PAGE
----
District homeowners dissatisfied with their assessments can initiate a three-stage appeal process by filling out an appeal request form attached to the assessment notice or by sending a letter asking for an appeal. Requests are due by April 1. New owners may petition for administrative review within 60 days of a property transfer.

Owners are entitled to a copy of the assessor's worksheet and a list of sales in the area around their property. Fees may be charged for additional information, such as data regarding other properties.

"Most people don't take time to appeal," Mr. Thompson says. "It's a difficult process."

Despite recent assessment increases, Mr. Thompson says, "generally, assessments are significantly lower than selling prices." Yet the specter of an assessment spike is ever present, especially as home prices have taken off in the past few years.

For the young professionals and cosmopolitan urbanites deemed essential to Washington's renewal, certain neighborhoods are simply out of reach.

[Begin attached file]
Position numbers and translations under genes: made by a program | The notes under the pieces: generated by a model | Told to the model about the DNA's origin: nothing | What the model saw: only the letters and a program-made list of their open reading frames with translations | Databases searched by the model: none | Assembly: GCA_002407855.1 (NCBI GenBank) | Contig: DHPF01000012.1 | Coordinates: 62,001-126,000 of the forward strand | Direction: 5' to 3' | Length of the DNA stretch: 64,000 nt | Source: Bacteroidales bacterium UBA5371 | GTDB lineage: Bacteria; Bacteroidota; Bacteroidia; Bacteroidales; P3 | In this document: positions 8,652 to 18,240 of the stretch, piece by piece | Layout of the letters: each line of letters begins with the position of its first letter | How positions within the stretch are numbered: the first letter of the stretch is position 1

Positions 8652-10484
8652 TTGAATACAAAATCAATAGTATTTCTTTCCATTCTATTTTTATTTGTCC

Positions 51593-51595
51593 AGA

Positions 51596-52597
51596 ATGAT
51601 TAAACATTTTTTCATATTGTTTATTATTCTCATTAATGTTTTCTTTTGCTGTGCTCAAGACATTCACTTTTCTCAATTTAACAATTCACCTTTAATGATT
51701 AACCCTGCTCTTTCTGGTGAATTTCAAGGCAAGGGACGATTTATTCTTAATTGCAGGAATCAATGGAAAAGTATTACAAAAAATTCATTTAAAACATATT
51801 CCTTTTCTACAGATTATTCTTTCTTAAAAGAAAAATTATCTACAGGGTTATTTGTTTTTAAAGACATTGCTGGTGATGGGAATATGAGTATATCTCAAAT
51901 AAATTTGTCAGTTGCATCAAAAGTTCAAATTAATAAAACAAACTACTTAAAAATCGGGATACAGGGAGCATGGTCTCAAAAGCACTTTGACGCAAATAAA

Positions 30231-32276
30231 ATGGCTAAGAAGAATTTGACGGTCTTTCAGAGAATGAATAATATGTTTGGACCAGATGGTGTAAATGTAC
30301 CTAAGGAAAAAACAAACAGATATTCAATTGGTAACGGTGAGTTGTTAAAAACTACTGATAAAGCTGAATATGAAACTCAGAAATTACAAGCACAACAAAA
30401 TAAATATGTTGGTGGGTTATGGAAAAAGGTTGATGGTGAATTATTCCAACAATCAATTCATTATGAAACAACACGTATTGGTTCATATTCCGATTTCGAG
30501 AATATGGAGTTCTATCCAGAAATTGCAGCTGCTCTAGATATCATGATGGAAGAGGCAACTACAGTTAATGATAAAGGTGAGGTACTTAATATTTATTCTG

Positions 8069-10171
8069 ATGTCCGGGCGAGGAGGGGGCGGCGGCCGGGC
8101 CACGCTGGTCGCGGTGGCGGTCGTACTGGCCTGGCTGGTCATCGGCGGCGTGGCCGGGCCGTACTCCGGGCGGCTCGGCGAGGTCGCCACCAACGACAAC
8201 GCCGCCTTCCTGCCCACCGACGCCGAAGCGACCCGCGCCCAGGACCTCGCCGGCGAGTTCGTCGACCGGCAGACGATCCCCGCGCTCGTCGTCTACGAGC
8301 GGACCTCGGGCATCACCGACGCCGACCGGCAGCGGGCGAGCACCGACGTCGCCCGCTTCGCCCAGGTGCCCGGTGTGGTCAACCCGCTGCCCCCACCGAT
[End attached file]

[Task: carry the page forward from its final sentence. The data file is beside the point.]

"It's kind of a tossup," confides one prospective homeowner, toddlers in tow, who had hoped to find a modest home in American University Park. "We can just about manage it right now, but if the property taxes go up like I've been hearing, we're sunk. We'll probably have to look elsewhere."

"Elsewhere," for a number of prospective homeowners, is the same neighborhoods that would have been off-limits just 10 years ago.

"The boundaries are definitely being pushed," Mr. Thompson says.

Sometimes, the influx of new residents can threaten to overwhelm established neighborhoods. Longtime residents such as the Tannenbaums try to take the changes in stride, remembering their own early days in the neighborhood.

"I still love it," Mrs. Tannenbaum says. "The neighborliness brought us here. And now, it's keeping us here."